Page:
That None Should Perish


Somehow, I have to get this word out, one so deeply lodged in my soul.  We live in such a phenomenal moment, a time of extreme need yet heightened possibilities.  With each moment of time that I find for editing and better positioning these words that the Lord has placed on my heart, I am deeply moved by the ramifications of their content.  Maybe I take myself too seriously, as I sit in front of this strategic portal of digital communication provided my generation?  I trust that my readers will not grow weary of my excitement and re-posts, as once more I find myself elated at the possibilities that await when we begin to act as Christ to our generation and step above the limitations of what Christianity as a religion has become. 

In a recent sermon,  a reference was made to John 10:16, where Jesus speaks of the Gentiles as “other sheep that are not of this sheep pen.”   At that time, the focus of the Kingdom was upon the redemption of the House of Israel, but there was coming a shift, a “grafting” in of others than the Jews.  The religious of that day were defiant in their segregation of non-Jews; ethnicity and disease similarly with Samaritans shamed as much as lepers.  Yet, we witness the God-man, Christ, opening a door for redemption in the face of Pharisees that until then had been the gatekeepers of religion.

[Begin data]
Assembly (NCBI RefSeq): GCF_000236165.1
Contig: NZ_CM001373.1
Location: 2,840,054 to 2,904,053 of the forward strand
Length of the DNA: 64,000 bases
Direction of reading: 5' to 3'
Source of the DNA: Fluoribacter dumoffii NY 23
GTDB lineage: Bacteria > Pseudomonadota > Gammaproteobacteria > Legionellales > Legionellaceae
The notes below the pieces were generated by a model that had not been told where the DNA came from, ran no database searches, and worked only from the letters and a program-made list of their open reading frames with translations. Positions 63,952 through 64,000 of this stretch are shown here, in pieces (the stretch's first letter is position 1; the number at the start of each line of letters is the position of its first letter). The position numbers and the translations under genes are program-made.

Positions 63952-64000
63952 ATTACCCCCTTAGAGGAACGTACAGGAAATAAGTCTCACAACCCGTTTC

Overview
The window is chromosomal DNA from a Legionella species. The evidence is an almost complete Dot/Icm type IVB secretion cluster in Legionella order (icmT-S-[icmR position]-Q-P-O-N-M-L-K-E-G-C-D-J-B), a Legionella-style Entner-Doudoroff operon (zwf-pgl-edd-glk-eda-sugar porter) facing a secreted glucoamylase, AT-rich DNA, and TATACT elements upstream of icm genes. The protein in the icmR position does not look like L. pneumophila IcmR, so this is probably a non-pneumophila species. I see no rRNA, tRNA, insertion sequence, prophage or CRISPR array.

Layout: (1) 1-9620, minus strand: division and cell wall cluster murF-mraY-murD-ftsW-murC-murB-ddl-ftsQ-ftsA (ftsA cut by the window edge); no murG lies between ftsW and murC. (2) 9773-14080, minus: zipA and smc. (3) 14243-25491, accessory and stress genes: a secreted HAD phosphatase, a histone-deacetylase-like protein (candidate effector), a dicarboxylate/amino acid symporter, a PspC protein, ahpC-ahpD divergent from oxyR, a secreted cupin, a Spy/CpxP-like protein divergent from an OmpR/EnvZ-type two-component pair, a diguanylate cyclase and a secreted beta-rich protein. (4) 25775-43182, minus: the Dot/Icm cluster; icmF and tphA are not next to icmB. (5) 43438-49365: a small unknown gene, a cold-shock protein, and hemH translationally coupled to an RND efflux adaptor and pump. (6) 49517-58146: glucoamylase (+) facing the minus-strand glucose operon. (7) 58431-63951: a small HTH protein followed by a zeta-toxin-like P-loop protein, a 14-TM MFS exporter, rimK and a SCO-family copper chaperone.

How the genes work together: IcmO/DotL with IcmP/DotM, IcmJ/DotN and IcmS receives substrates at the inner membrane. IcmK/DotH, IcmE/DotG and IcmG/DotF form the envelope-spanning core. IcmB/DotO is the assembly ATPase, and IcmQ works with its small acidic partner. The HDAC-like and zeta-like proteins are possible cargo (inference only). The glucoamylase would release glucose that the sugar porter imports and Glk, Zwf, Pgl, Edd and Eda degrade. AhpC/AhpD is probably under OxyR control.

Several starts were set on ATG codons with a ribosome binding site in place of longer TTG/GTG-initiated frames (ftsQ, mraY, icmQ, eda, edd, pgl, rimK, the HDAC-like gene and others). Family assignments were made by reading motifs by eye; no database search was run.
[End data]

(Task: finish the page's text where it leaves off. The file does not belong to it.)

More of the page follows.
Jesus was declaring a new day on behalf of a God unwilling that any should perish.  I find myself wondering if we might be in a similar time.   Could God be, once again, stirring American Christianity toward a new day and at a similar time when religion has caused us to so “own” Jesus that others feel rejection if they are of other ilk than we?  Who are these rejected? 

A quote from the 1883 sonnet by Emma Lazarus comes to mind: 

“Give me your tired, your poor, Your huddled masses yearning to be free, The wretched refuse of your teeming shore.  Send these, the homeless, tempest-tost to me, I lift my lamp beside the golden door!” 

Yes, you recognize it, don’t you?  Maybe not as The Collossus, its rightful title, but as the poem engraved in bronze within the Statue of Liberty.  That welcoming icon that has been the delight of immigrants for centuries and it was in fact the sweat of these same immigrants that made our nation great.  Would we now as “American Christians” stand guard over this land, as if it were ours alone, though sovereign providence has established America as a bastion of freedom for all people?  And could it be, that the Creator is now calling others to this land, offering the followers of Christ (The Door) in this country, an opportunity to engage a people, “a sheep”, in fact,  a new sheep that we have yet to consider His?